Faced with account theft, Twitter is reviewing its authentication system

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Faced with account theft, Twitter is reviewing its authentication system

Twitter is headquartered in San Francisco, California.

In response to the proliferation of spoofed accounts, Twitter reintroduced an “official” badge on Friday, to much cacophony, to certify certain profiles and suspended its paid authentication system.

“To combat identity theft, we have added an 'official' symbol. on some accounts,” tweeted the influential platform, which was acquired on October 28 by Elon Musk for US$44 billion.

This gray-colored logo appeared below the profile many partners and also, briefly, on the main Twitter account.

It had been introduced for the first time on Wednesday on the social network, but had been quickly deleted by his new boss.

Elon Musk has been pushing, since his arrival at the head of Twitter, for the implementation of another authentication system, billing almost $8 per month.

“Twitter Blue” allows anyone to get the tick blue, a guarantee of authenticity, until now reserved for organizations and people with a certain notoriety.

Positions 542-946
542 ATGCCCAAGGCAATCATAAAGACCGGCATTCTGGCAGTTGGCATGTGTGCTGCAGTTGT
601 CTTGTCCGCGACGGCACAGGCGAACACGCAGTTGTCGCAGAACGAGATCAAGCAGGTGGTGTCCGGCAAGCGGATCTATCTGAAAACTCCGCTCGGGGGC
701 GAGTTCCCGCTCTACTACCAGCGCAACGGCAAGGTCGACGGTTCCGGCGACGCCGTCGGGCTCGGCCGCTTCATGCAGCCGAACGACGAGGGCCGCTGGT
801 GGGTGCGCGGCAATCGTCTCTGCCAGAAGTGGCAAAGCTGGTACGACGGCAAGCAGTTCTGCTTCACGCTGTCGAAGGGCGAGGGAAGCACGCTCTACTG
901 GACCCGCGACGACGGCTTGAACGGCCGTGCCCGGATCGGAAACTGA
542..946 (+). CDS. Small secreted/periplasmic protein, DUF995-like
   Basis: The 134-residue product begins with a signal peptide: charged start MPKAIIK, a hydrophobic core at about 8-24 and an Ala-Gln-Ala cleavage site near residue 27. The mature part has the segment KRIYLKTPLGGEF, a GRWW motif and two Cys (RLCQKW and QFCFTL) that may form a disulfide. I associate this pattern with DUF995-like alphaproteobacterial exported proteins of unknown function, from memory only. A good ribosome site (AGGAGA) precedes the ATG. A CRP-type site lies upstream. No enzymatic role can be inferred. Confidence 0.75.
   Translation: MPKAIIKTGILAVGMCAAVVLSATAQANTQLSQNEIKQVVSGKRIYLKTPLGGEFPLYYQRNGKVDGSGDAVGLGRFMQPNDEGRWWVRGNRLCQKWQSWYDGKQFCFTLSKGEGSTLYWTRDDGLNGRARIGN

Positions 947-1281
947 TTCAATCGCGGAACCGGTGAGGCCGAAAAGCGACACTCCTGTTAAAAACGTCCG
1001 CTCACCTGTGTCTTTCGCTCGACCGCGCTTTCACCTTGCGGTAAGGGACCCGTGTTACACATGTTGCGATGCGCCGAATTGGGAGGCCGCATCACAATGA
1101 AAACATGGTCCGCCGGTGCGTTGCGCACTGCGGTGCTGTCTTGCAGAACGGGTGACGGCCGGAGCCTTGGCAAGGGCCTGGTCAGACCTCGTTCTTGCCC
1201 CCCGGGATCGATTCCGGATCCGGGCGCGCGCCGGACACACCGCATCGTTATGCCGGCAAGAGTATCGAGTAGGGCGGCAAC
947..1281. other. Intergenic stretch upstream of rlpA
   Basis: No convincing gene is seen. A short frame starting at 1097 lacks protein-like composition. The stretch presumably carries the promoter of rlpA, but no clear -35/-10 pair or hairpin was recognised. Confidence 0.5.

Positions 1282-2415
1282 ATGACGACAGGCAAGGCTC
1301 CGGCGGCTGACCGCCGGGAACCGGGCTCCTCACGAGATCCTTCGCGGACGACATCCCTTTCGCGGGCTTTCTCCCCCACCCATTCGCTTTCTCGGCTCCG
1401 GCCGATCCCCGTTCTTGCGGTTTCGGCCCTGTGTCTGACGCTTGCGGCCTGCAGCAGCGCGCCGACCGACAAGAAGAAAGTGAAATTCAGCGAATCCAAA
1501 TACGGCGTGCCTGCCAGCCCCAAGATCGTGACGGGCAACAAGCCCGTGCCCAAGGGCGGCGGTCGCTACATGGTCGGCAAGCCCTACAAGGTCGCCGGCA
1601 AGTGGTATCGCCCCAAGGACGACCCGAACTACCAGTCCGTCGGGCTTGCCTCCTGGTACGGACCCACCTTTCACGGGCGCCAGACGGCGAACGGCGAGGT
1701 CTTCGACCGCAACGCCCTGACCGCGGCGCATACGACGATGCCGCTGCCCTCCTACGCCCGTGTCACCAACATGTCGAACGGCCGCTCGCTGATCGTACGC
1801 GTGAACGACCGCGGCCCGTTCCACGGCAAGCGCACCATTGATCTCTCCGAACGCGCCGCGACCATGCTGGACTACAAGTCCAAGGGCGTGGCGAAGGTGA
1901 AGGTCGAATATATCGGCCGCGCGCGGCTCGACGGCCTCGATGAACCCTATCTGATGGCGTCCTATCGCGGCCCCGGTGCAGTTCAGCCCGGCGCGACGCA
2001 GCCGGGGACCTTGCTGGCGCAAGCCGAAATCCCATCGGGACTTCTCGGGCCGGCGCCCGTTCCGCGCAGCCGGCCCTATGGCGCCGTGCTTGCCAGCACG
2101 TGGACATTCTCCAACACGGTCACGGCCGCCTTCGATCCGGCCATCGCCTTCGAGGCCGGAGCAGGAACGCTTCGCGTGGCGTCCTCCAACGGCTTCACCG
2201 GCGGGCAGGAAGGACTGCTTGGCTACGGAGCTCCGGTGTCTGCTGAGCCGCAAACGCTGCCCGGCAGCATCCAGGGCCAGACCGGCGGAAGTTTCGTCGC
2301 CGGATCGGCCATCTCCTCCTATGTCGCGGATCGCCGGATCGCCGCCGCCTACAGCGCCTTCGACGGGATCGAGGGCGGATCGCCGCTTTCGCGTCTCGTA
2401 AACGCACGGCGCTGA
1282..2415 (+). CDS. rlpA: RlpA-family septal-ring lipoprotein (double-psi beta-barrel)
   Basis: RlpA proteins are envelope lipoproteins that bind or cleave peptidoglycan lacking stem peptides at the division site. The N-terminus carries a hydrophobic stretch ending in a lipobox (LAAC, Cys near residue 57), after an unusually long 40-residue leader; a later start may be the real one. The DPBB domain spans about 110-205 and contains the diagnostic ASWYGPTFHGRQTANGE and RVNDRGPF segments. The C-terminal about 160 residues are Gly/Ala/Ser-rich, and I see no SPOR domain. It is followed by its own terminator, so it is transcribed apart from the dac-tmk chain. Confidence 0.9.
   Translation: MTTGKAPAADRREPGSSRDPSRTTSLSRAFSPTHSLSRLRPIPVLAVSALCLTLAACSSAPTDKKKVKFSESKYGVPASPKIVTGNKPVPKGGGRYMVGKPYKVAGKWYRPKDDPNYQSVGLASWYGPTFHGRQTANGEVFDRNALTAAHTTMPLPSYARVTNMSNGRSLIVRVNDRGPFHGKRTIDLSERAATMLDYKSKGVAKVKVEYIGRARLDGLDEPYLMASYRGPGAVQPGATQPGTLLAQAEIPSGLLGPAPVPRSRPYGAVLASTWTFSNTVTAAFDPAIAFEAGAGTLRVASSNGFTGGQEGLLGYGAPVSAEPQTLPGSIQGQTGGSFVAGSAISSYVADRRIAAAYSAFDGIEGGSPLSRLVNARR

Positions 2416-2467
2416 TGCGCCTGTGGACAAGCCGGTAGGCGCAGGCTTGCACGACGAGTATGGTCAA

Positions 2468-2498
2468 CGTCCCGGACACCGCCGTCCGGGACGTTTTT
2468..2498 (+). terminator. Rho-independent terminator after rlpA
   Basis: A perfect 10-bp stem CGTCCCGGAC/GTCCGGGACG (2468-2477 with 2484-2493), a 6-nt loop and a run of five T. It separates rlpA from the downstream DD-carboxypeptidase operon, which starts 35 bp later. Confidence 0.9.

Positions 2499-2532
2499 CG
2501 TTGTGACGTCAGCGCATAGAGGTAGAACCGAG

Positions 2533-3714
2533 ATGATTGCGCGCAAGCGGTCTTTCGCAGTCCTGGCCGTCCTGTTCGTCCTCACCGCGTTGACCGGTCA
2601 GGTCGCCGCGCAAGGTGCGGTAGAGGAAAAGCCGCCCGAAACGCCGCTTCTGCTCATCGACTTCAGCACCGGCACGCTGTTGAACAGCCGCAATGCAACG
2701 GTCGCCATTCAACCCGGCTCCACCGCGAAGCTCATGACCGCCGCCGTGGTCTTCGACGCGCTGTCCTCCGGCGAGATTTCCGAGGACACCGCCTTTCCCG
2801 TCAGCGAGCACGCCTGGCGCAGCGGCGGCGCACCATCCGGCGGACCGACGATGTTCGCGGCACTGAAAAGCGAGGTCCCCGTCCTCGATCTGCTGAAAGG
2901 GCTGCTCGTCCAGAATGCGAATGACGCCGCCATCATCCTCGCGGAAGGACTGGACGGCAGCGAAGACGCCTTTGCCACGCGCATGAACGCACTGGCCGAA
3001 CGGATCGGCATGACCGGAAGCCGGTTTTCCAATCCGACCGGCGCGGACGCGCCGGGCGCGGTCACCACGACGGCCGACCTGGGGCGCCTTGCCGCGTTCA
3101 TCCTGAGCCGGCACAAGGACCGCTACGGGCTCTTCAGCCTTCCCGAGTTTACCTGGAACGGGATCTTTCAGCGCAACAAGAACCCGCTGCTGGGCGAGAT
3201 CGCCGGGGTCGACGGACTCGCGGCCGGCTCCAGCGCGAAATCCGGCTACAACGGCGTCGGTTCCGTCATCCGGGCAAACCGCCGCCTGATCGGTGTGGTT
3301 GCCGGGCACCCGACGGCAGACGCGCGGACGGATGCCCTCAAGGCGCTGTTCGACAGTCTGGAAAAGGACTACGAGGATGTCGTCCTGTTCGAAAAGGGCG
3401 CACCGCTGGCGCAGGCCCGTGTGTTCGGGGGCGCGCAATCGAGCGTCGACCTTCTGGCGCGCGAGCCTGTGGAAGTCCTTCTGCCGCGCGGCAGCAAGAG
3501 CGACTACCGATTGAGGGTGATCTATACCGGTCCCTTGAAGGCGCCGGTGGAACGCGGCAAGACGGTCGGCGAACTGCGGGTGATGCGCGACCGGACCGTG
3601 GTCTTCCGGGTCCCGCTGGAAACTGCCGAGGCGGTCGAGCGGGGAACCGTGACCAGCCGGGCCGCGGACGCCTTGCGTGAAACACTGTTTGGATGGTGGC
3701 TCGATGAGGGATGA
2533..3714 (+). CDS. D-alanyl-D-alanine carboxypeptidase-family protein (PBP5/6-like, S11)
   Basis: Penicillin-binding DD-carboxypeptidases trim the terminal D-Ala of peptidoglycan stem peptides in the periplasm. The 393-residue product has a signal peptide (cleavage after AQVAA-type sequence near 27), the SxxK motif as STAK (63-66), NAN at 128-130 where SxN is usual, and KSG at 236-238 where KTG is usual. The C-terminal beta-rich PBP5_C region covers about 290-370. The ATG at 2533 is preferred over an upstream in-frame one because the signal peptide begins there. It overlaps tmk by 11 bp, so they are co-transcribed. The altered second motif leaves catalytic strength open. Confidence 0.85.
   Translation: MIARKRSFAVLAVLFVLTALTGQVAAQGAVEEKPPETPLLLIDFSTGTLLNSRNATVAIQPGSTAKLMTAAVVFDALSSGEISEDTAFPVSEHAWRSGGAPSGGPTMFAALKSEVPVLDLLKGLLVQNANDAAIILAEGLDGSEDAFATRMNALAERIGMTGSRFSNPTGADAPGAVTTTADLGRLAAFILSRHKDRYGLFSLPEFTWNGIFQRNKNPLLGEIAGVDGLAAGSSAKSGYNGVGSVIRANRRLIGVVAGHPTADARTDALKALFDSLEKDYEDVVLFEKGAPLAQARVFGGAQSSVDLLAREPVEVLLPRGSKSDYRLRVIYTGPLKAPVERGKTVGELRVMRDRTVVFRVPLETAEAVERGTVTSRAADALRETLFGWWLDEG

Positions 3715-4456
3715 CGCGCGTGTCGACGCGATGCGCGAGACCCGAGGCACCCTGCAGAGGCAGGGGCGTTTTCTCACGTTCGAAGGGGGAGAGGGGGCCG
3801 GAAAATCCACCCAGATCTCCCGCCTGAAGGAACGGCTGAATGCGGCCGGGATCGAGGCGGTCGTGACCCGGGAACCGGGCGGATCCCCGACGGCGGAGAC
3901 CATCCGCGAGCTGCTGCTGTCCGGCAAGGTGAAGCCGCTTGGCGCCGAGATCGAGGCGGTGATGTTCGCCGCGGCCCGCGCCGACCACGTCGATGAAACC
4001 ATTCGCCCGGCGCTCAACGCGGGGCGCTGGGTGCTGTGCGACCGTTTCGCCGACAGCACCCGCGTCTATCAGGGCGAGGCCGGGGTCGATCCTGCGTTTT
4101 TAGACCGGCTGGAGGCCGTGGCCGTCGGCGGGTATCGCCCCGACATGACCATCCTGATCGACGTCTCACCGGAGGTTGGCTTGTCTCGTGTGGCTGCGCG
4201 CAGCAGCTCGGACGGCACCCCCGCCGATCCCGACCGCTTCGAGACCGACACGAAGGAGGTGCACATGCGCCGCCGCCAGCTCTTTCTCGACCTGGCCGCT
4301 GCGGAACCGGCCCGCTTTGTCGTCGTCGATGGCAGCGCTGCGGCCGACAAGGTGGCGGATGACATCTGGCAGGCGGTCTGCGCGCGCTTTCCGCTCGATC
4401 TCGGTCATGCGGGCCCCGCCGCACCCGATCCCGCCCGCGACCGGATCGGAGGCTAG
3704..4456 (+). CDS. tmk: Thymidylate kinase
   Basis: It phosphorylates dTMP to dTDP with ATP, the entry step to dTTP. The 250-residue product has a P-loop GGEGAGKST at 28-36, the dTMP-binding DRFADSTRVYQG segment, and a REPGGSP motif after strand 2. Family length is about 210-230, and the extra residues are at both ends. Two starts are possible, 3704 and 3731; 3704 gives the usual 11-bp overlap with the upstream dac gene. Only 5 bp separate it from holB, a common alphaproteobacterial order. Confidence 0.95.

But its introduction this week in the US has been accompanied by a burgeoning of accounts posing as those of celebrities or big corporations. Fake LeBron James or Joe Biden tweeted in the name of the basketball star or the President of the United States.

The pharmaceutical company Eli Lilly had to ;apologizing on Thursday after a successful tweet from an account in his name with the blue check mark promising free insulin.

On Friday, it didn't seem possible to subscribe to “Twitter Blue” on the site or via the mobile app. An internal memo, published by some US media, says the service has been suspended “to address spoofing issues”.

Since it took over Twitter , Elon Musk laid off half of his 7,500 staff and launched several controversial projects, including the overhaul of the paid subscription.

“Please note that Twitter will do lots of silly things in the coming months. We'll keep what works and change what doesn't,” the billionaire said. rare warning.

“We are following recent developments at Twitter with great concern. No CEO or company is above the law,” said one of its spokespersons.

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